Search for books, people and lists
Read This Twice
HomePeopleBooksMy Library 0Sign In

Steven Strogatz


Recommended Books

Steven Henry Strogatz is a mathematician and the Jacob Gould Schurman Professor of Applied Mathematics at Cornell University.
6 books on the list
Sort by
Latest Recommendations First
Calculus Gems
Brief Lives and Memorable Mathematics
George F. Simmons - Dec 31, 1991
Goodreads Rating
Calculus Gems, a collection of essays written about mathematicians and mathematics, is a spin-off of two appendices (Biographical Notes and Variety of Additional Topics) found in Simmons' 1985 calculus book. With many additions and some minor adjustments, the material will now be available in a separate softcover volume. The text is suitable as a s...
Steven Strogatz
Mar 15, 2020
@MathPrinceps @mikeandallie Another fun book is “calculus gems” by George Simmons. He’s a great teacher, an amusing writer, very clear and opinionated but not as reliable historically as Dunham or Edwards.     source
Until the End of Time
Mind, Matter, and Our Search for Meaning in an Evolving Universe
Brian Greene - Feb 18, 2020
Goodreads Rating
From the world-renowned physicist, co-founder of the World Science Festival, and best-selling author of The Elegant Universe comes this utterly captivating exploration of deep time and humanity's search for purpose.Brian Greene takes readers on a breathtaking journey from the big bang to the end of time and invites us to ponder meaning in the face ...
Steven Strogatz
Feb 17, 2020
Brian Greene's new book "Until the End of Time" will be released in just two days. Can't wait! Best of luck with the launch, @bgreene, and thanks for all you do to communicate the wonders of modern physics.     source
Building a Better Teacher
How Teaching Works (and How to Teach It to Everyone)
Elizabeth Green - Jul 13, 2015 (first published in 2014)
Goodreads Rating
Everyone agrees that a great teacher can have an enormous impact. Yet we still don't know what, precisely, makes a teacher great. Is it a matter of natural-born charisma? Or does exceptional teaching require something more? Building a Better Teacher introduces a new generation of educators exploring the intricate science underlying their art. A for...
Steven Strogatz
Feb 04, 2020
One place to read more about the Japanese approach as compared to the American approach is in the book “Building a Better Teacher” by Elizabeth Green, @elizwgreen:     source
How the Universe Got Its Spots
Diary of a Finite Time in a Finite Space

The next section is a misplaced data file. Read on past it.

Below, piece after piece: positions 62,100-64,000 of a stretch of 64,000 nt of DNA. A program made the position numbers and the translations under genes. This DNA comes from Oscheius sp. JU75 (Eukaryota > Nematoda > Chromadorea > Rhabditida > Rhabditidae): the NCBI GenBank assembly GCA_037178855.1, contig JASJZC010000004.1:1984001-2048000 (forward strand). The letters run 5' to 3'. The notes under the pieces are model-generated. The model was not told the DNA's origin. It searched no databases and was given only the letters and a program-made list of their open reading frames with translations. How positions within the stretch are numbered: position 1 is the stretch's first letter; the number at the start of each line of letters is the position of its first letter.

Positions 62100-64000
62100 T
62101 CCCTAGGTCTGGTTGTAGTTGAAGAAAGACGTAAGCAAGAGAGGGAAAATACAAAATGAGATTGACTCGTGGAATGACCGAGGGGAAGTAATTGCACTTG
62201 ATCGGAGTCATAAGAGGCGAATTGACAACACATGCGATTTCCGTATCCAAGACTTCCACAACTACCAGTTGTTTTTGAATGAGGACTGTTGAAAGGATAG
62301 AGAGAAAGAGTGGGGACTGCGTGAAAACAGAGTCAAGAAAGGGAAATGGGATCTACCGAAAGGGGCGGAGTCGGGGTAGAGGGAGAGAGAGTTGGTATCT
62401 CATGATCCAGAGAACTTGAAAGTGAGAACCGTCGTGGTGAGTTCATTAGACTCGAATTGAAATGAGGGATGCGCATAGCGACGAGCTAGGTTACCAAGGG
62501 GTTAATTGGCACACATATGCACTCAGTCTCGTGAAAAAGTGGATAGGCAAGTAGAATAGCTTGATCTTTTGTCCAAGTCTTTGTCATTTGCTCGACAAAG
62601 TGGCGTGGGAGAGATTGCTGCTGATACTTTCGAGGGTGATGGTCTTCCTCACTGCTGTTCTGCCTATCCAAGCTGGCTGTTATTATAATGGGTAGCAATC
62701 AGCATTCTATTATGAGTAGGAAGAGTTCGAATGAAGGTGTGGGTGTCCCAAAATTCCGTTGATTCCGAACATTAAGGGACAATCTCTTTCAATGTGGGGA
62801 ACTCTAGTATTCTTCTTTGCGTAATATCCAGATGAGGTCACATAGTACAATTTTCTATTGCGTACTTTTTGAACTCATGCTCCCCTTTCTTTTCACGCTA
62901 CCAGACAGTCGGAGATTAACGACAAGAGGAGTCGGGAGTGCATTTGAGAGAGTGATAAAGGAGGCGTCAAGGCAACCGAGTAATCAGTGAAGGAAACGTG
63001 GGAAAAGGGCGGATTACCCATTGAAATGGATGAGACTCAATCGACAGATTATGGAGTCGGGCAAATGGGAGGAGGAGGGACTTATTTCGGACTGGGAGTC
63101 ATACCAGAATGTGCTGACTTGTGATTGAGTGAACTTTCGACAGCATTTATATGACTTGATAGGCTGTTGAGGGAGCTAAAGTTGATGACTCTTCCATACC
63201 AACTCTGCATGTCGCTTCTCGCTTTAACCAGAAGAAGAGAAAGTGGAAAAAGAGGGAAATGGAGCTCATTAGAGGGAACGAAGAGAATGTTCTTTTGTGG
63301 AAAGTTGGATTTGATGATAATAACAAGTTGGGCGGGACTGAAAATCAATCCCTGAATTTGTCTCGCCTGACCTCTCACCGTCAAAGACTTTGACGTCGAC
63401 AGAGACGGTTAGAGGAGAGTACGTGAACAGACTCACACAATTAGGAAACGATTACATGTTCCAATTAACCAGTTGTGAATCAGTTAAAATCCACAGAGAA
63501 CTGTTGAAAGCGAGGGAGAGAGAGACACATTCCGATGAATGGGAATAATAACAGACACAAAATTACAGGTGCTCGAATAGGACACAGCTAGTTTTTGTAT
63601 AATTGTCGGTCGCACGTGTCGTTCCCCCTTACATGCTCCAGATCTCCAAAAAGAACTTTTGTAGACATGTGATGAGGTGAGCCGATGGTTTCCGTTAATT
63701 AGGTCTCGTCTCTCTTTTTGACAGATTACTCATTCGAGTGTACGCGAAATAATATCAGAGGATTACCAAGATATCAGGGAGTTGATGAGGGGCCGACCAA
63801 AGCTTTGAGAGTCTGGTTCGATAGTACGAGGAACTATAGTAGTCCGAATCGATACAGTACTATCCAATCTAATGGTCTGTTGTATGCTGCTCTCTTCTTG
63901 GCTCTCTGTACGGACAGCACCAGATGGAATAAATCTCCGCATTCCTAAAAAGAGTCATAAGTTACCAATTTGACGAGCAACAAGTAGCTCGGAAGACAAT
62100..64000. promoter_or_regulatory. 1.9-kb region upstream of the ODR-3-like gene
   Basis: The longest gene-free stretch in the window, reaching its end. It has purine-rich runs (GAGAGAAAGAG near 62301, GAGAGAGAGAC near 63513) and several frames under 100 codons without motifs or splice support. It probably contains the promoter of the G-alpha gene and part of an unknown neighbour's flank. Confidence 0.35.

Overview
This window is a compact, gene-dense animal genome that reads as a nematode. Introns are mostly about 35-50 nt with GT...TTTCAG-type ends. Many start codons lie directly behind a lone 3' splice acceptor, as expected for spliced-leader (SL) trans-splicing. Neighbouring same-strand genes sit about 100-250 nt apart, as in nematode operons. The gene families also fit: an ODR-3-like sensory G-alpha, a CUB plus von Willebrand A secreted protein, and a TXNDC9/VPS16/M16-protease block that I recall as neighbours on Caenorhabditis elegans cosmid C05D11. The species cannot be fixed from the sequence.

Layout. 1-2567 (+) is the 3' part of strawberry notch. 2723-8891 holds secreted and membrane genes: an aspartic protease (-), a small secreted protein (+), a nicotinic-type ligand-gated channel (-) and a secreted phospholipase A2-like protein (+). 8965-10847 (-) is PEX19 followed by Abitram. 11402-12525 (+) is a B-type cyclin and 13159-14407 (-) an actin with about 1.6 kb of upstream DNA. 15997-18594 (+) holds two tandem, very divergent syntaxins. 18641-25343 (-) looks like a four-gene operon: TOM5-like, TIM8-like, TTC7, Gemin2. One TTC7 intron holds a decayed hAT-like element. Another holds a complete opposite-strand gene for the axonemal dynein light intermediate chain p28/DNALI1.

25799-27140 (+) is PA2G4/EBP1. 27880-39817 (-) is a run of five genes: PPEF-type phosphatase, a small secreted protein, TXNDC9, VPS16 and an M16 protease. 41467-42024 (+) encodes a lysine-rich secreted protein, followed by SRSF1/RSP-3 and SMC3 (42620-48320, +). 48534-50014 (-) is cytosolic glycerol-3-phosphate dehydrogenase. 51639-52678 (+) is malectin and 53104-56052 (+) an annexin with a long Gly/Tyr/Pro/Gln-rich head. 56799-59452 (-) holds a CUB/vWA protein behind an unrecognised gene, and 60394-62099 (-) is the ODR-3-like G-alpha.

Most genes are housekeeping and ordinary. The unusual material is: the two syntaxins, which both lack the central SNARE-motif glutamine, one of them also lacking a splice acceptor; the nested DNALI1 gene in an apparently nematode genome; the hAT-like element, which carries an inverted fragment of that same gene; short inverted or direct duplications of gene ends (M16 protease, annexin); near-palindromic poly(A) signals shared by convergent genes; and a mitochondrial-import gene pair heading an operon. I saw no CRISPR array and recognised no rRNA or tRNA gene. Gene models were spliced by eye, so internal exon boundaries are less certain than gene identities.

Janna Levin - Aug 11, 2003 (first published in 2002)
Goodreads Rating
Is the universe infinite or just really big? With this question, the gifted young cosmologist Janna Levin not only announces the central theme of her intriguing and controversial new book but establishes herself as one of the most direct and unorthodox voices in contemporary science. For even as she sets out to determine how big really big may be, ...
Steven Strogatz
May 08, 2019
Rereading one of my favorite books, How the Universe Got Its Spots, by @JannaLevin. It’s as wonderful as I remembered     source
Also recommended by
Chanda Prescod-Weinstein
Geometry for Enjoyment and Challenge
Richard Rhoad - Dec 31, 1990 (first published in 1900)
Goodreads Rating
1991 McDougal Littell Geometry for Enjoyment and Challenge New Edition (H) by Richard Rhoad, George Milauskas, & Robert Whipple ***2004 Impressions, 2000 Impressions ***ISBN-13: 9780866099653 ***Pages: 770...
Steven Strogatz
Apr 29, 2015
This is a good HS geometry book. Challenging, thought-provoking, and my 14-year-old likes it. I approve.     source
Differential Equations with Applications and Historical Notes
George F. Simmons - Dec 31, 1990 (first published in 1972)
Goodreads Rating
Simmons advocates a careful approach to the subject, covering such topics as the wave equation, Gauss's hypergeometric function, the gamma function and the basic problems of the calculus of variations in an explanatory fashions - ensuring that students fully understand and appreciate the topics....
Steven Strogatz
Dec 17, 2014
[email protected]_manganello @jamestanton @samjshah My favorite book on differential equations is this text by Simmons:     source